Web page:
by Barbara J. Little, Editor
When working daily in any of the myriad practices of cultural resource management and historic preservation, it is sometimes difficult to see the forest for the trees. It is far too easy to get distracted by details such as procedures, regulations, and deadlines. When we step back to gain some perspective, we can regain sight of the whole. In considering the value of taking a broad view, I am struck by the fact that heritage stewardship it an intensely people-focused practice.
Now, that might seem like an unlikely observation about practices that deal daily with structures, landscapes, archeological sites, and collections of artifacts and documents. However, aside from the obvious observation that individuals actually perform the day to day work, it is increasingly apparent that professionals recognize the need to work more effectively with communities.
Some members of the public will have specific and occasional interest, such as might be aroused when a beloved local landmark is threatened by development. Others have ongoing, intense interests which may be imperfectly appreciated by professionals who need to be educated about community interests. The emerging importance of values-based preservation has been eloquently discussed in previous issues of this journal.(1) Members of the public may have conflicting views about the value and meaning of heritage places, regardless of the input of preservationists, who should also recognize themselves as stakeholders and members of the public.
The push and pull of different values effect preservation in local communities worldwide. In the New York Times article, "In a New Age, Bahrain Struggles to Honor the Dead While Serving the Living," Michael Slackman(2) reports on the tension between development and preservation in this Persian Gulf kingdom. It's a story whose central theme is deeply familiar: traditional architecture and ancient sites are being destroyed: bulldozed for the sake of new building. Traditional crafts and economy disappear in favor of globalized industry. Also familiar is his observation that the poor and disenfranchised are disproportionately burdened by the current push for preservation, which responds to development and destruction on the lands of the wealthy and connected.
Slackman quotes Al-Sayed Abdullah Ala'ali, a member of Parliament, about people's desire for modern amenities: "People are demanding housing, they want development." However, this government official sees that preservation and modern life are not in conflict, but are mutually dependent. When Mr. Ala'ali says that "Anyone who has no past . . . has no future," he speaks in terms of the traditional wisdom that long has driven public commitment to caring for heritage.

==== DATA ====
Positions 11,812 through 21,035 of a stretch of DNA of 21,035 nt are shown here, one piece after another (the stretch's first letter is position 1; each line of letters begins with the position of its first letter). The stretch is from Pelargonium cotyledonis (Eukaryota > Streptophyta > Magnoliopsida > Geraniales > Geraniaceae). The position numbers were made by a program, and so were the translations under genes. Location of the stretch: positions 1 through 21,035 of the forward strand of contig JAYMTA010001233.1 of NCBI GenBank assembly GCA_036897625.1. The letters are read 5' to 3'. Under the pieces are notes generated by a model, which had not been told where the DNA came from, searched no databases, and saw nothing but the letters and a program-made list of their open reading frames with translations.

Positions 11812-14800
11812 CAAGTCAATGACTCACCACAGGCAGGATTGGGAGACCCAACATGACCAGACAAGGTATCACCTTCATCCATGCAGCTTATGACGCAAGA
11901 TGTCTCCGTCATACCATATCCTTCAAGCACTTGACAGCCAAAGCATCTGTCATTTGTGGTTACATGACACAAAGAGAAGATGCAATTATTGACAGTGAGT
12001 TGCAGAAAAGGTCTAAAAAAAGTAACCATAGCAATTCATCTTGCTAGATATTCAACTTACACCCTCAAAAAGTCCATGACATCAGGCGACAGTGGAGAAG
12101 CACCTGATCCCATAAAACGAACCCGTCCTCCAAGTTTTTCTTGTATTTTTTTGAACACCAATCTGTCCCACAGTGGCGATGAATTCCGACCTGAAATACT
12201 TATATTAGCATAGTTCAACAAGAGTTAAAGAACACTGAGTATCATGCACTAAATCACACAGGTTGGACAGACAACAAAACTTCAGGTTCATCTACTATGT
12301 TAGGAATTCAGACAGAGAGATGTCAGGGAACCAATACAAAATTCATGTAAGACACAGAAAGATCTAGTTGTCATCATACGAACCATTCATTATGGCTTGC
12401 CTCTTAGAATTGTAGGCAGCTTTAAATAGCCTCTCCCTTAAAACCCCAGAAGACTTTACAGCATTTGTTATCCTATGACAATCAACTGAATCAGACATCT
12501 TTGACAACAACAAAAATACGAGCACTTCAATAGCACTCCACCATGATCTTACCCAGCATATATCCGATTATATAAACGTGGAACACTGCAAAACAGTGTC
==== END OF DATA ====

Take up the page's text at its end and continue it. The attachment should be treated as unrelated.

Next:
People determine how places and histories are perceived, how they are judged important enough to preserve and to commemorate, and whether they are shared with the wider public, both present and future.
One of the commonalities among the contributions in this issue is public involvement and collaboration. Neil Silberman explores the implications of the new ICOMOS Ename Charter for involving multiple stakeholders. Among the many inspiring achievements of Hester Davis is the consistent, collegial engagement with amateur archeologists. In describing the changing commemoration of women's history in Canada, Dianne Dodd highlights the central role that local groups play in such work. Clay Mathers, Charles Haecker, and Dan Simplicio describe an ongoing collaboration among the Pueblo of Zuni, the Coronado Institute, and the National Park Service. The actions of the Preservation Alliance for Greater Philadelphia have been vital to the documentation and preservation efforts described by Sabra Smith. Although the intensive collaborative efforts of individuals from many agencies are invisible to the end user of spatial data standards, there would be no effective standards without the efforts that Deidre McCarthy describes. Similarly, William Patrick O'Brien describes an administrative tool for facilitating cooperative research and highlights the resulting international Missions Initiative and the Warriors Project, among other efforts.
As Silberman so clearly argues in his viewpoint article, heritage continues to evolve. As we see daily in the practice of heritage stewardship, it is individuals and communities, both professional and public, who will determine just how that evolution proceeds.
Additional Note to Our Readers
I'd like to thank all of you who responded to the invitation to review materials for the journal. The invitation is open: If you are interested in contributing to CRM as a reviewer, please contact the editor at NPS_CRMJournal@nps.gov with your name, email address, mailing address, phone number, and areas of topical and/or geographic expertise.
I am also very pleased to announce that Dr. Pat O'Brien will be taking over as the Book Review Editor for Volume 7. We all owe Brian Joyner our gratitude for his able editorship over the past three years and I thank him profusely for it. Brian will be taking over as Exhibits and Multimedia Review Editor. Rebecca Shiffer will take on the challenge of Research Reports, joining current Research Report Editors Lisa Davidson and Virginia Price.
1. See, for example, Dirk H.R. Spennemann, "Gauging Community Values in Historic Preservation," CRM: The Journal of Heritage Stewardship 3(2) (2006): 6-20; Randall Mason, "Theoretical and Practical Arguments for Values-Centered Preservation," CRM: The Journal of Heritage Stewardship 3(2) (2006): 21-48.
2. Slackman, Michael 2009 "In a New Age, Bahrain Struggles to Honor the Dead While Serving the Living," New York Times, September 18, 2009, p. A5.